Stumbled across this (anonymous – I have my theories!) posting, Getting to Grips with Digital Preservation, on the Collections Trust’s OpenCulture blog, and the point about abandoning the phrase ‘digital preservation’ has struck something of a chord. “Digital Preservation sounds like a tautology anyway – Digital is fast-moving, energetic, ever-changing, Preservation is, well, it’s dull, isn’t it?”
One of the most alarming pieces of feedback I’ve read from the recent Society of Archivists’ digital preservation roadshow series said something along the lines of ‘its a difficult subject to make interesting, but the speakers did quite well’. Why should it be a difficult subject to make interesting? Digital curation is a an innovative, fast-moving discipline, with a vibrant international research base, and nobody – if they’re really being honest – knows what the right answers are. Or at the most, they may have a few potentially right answers to a small subset of the questions. We’re living through the greatest revolution in recorded information creation and use since probably the invention of the printing press, and a professional archivist doesn’t find that interesting?!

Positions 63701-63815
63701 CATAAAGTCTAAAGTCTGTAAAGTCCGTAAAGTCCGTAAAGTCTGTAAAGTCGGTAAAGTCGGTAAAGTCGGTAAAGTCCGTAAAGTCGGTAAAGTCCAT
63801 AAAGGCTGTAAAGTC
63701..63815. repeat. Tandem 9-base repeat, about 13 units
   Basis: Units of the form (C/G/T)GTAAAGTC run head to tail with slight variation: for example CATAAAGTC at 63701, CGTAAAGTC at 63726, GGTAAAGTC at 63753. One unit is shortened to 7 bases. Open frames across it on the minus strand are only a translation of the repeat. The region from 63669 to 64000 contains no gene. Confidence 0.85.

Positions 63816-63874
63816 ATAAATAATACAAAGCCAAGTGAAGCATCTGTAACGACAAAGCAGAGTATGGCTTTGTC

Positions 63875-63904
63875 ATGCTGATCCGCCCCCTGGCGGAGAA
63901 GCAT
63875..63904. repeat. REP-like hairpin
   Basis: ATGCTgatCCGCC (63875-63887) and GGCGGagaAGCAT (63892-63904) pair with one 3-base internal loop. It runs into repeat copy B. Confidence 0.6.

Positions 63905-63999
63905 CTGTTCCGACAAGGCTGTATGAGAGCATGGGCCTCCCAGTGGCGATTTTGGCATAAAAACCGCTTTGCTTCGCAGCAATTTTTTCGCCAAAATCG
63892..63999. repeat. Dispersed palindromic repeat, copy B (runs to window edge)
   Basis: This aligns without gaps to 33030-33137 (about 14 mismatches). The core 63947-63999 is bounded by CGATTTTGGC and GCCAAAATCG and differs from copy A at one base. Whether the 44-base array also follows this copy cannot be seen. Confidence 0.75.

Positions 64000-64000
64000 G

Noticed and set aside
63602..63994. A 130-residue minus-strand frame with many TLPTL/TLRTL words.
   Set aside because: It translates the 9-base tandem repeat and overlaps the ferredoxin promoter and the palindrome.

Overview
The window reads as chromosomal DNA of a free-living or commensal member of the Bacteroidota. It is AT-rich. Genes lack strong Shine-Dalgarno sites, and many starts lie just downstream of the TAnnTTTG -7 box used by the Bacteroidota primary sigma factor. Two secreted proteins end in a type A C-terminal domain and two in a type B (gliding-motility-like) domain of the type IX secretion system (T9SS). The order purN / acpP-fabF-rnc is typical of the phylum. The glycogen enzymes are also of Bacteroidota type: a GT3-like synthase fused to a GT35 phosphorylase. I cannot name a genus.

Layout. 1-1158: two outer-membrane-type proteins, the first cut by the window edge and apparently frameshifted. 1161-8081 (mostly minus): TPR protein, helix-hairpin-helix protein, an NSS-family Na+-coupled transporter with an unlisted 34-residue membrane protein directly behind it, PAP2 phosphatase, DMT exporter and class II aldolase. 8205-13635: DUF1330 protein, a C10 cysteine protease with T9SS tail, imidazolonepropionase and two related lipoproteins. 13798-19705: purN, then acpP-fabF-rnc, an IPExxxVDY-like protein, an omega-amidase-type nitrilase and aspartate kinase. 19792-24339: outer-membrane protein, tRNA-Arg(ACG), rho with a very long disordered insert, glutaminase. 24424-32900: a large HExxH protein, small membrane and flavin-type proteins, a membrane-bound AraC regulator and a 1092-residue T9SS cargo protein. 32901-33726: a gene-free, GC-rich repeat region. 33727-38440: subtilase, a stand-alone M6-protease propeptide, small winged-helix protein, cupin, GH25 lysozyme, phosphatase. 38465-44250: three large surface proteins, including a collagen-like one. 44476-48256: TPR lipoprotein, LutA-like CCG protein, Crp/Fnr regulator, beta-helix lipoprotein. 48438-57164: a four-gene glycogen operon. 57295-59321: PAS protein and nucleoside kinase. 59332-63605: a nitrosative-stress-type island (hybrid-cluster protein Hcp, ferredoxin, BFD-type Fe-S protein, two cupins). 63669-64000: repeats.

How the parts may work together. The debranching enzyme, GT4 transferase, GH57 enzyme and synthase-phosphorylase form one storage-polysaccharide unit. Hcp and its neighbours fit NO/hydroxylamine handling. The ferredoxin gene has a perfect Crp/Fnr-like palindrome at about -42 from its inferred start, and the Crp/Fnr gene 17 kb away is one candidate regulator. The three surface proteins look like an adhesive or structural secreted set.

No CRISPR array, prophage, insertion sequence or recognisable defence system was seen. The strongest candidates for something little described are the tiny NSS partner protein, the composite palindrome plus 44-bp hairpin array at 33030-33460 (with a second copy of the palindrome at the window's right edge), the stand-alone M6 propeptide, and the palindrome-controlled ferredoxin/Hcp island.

One of the points I make in my roadshow presentation is that all the propaganda surrounding digital preservation – all that stuff about digital black holes in history – has actually been very effective. Only not perhaps, where we hoped it would hit home, amongst users and record creators, as amongst recordkeeping professionals ourselves. And then there’s the problem with digital preservation theory – unfortunately, you can learn to use all the jargon in the world but it won’t actually preserve anything.
If the digital preservation marketing strategy is working so well amongst archives and records professionals, then god help us when it comes to trying to persuade information creators and users to take an interest!
As campaigning organisations of various other kinds take a deliberate step away from thundering scare stories towards softer advocacy strategies promoting the benefits of their chosen cause, I agree with the OpenCulture blogger that the digital preservation community needs to become much more sophisticated in the way seeks to promote itself in the quest for longer-term sustainability of digital content.
Did you hear about the amazing success story of the re-created BBC Domesday project?